There is no need to comb through history looking for Republican “heroes” – – there have been many.  Paragons of virtue are plentiful in both parties.  There is nothing wrong with either party.  So what has gone wrong?

I believe the “Tea Party” is what went wrong.   Misguided Justices who don’t really belong on such a high court which ascribes such  high principles to them.  Decisions like “Citizen’s United”

Progress goes forward not “backwards” toward 19th century restrictions on individual rights and freedom of choice.    It’s not really complicated.  We need both parties.  We need unfettered minds with compassionate souls.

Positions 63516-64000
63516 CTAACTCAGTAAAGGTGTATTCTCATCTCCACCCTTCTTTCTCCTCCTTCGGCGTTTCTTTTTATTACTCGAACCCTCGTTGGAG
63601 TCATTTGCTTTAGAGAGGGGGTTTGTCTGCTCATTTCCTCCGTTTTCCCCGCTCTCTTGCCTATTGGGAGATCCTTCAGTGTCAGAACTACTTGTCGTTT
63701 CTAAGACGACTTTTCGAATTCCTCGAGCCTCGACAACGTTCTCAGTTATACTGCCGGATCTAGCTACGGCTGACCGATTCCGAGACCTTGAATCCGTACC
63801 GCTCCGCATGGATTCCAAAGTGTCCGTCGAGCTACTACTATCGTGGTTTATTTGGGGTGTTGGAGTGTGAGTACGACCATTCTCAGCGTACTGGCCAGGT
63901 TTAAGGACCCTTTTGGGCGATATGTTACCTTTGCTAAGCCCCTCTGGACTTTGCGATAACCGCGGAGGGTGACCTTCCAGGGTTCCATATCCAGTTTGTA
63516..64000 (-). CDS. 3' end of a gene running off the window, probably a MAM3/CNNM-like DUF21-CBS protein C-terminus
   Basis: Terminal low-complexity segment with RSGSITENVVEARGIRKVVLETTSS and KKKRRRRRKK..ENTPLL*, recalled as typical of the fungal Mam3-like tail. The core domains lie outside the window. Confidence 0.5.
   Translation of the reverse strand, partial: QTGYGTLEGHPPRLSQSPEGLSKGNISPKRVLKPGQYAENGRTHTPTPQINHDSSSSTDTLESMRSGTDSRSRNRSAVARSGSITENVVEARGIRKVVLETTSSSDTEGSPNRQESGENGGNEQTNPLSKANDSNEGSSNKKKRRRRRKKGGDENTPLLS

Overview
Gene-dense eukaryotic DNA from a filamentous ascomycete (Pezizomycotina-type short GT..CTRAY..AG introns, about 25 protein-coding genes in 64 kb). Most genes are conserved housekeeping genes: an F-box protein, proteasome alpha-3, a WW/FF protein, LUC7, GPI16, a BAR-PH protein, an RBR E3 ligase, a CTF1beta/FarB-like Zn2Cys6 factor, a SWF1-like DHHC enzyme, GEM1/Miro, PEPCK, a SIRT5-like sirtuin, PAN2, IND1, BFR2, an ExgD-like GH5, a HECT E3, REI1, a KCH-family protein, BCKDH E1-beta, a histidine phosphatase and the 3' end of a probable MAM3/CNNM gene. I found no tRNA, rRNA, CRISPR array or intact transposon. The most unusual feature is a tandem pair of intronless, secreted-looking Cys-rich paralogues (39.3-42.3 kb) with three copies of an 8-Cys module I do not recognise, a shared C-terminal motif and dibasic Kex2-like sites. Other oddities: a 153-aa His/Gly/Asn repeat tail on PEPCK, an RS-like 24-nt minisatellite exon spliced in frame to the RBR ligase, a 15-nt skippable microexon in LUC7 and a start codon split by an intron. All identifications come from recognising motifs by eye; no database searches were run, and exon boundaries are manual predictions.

Sorry about this strange aside, just had to belt it out.  Anyway. . . . stay well               Jan

France bans “mademoiselle”

HufPost social reading

‘Mademoiselle’ Gets Boot In New French Rules

French Woman

France has banned the use of the title “mademoiselle” in reference to single women.
PARIS — Forget what you learned in French class about “madame” and “mademoiselle.” The French government now says women’s marital status shouldn’t matter, at least when it comes to this country’s far-reaching bureaucracy.

A new circular from the prime minister’s office Tuesday orders officials to phase out the use of “mademoiselle” on administrative documents.

  • Until now, a woman has been required to identify herself as a married “madame” or an unmarried “mademoiselle” on everything from tax forms to insurance claims and voting cards. France offers no neutral option like the English “Ms.”

Men don’t face this issue: Their only option is “monsieur,” married or not.